Human Trafficking has become the 2nd biggest industry after drug smuggling and as per UNICEF estimates the number of children trafficked annually is around 1.2 million. It has been believed that human trafficking generates about $ 32 billion annually. There has been various number of NGO who are working to create awareness among the masses and trying to curb it. I have come across one London based NGO who is working on the campaign “Stop the Traffik” globally and was moved by the about the above facts which I came to know when I met the officials. The worst situation that is faced by the victims is when some natural disaster happens, as is the case in Haiti. The children are left without home and sometimes without a family which makes it easy for traffickers to take advantage of their insecurity.

But now, most of us might be thinking what we all can do, and it is very difficult to find time for all these activities. Take an example, how many of us knew about the number of tigers that were left in India…? I think very few of us. But after the Aircel “Save Our Tigers” Campaign most of us know about it, not only that people have even started taking interest about it by writing, discussing with others. It can be seen by the increasing number of members that are there in the official face book page... What this campaign will do is, pressurize government authorities to take necessary action against the corrupt forest officials, because now someone is watching them and keeping the track of it. In the same way if we just be aware of our surroundings, and if we find any suspicious person with a child, we can immediately report to the local police or NGO. It would hardly take a minute for us, but it can change the life of that child.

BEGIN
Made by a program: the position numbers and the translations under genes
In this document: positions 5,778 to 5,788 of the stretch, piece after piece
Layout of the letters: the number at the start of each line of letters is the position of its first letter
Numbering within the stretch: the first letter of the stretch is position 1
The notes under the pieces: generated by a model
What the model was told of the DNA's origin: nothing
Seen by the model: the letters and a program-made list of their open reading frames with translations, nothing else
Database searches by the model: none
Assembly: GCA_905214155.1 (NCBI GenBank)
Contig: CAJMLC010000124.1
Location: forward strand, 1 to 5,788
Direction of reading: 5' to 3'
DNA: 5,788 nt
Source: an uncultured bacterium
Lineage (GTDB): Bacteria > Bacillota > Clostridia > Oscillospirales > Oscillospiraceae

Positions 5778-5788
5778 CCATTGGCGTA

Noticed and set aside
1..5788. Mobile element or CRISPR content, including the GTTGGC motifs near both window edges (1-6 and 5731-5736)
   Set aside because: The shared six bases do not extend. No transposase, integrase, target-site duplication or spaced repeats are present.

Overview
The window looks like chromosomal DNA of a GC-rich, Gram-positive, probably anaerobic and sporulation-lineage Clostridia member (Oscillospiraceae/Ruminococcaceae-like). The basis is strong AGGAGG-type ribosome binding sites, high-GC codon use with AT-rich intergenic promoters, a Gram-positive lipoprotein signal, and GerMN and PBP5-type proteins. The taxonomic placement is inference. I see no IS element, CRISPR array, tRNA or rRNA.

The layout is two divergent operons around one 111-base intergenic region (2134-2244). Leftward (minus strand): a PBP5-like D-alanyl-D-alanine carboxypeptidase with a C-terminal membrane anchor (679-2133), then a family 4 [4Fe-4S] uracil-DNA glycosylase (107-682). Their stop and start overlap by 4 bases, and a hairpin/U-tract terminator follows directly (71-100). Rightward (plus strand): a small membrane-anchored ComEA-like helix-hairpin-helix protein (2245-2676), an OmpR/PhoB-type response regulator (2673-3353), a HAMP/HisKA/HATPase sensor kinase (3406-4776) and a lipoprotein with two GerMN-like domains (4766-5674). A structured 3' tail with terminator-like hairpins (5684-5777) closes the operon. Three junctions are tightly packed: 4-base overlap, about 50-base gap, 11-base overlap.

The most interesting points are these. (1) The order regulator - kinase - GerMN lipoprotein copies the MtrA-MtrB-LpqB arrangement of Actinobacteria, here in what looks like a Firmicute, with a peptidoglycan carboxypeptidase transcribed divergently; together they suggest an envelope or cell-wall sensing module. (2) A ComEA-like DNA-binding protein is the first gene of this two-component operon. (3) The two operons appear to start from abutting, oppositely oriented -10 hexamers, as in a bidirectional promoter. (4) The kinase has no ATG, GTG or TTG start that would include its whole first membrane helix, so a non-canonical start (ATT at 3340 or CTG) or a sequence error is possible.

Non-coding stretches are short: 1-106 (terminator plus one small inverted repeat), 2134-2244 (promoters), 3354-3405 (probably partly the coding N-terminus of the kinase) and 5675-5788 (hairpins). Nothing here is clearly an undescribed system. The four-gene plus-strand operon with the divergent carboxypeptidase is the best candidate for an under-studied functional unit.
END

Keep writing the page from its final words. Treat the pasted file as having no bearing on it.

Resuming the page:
Visit Stop the Traffik blog-

Friday, November 6, 2009

Outlining the Carbon Trading Market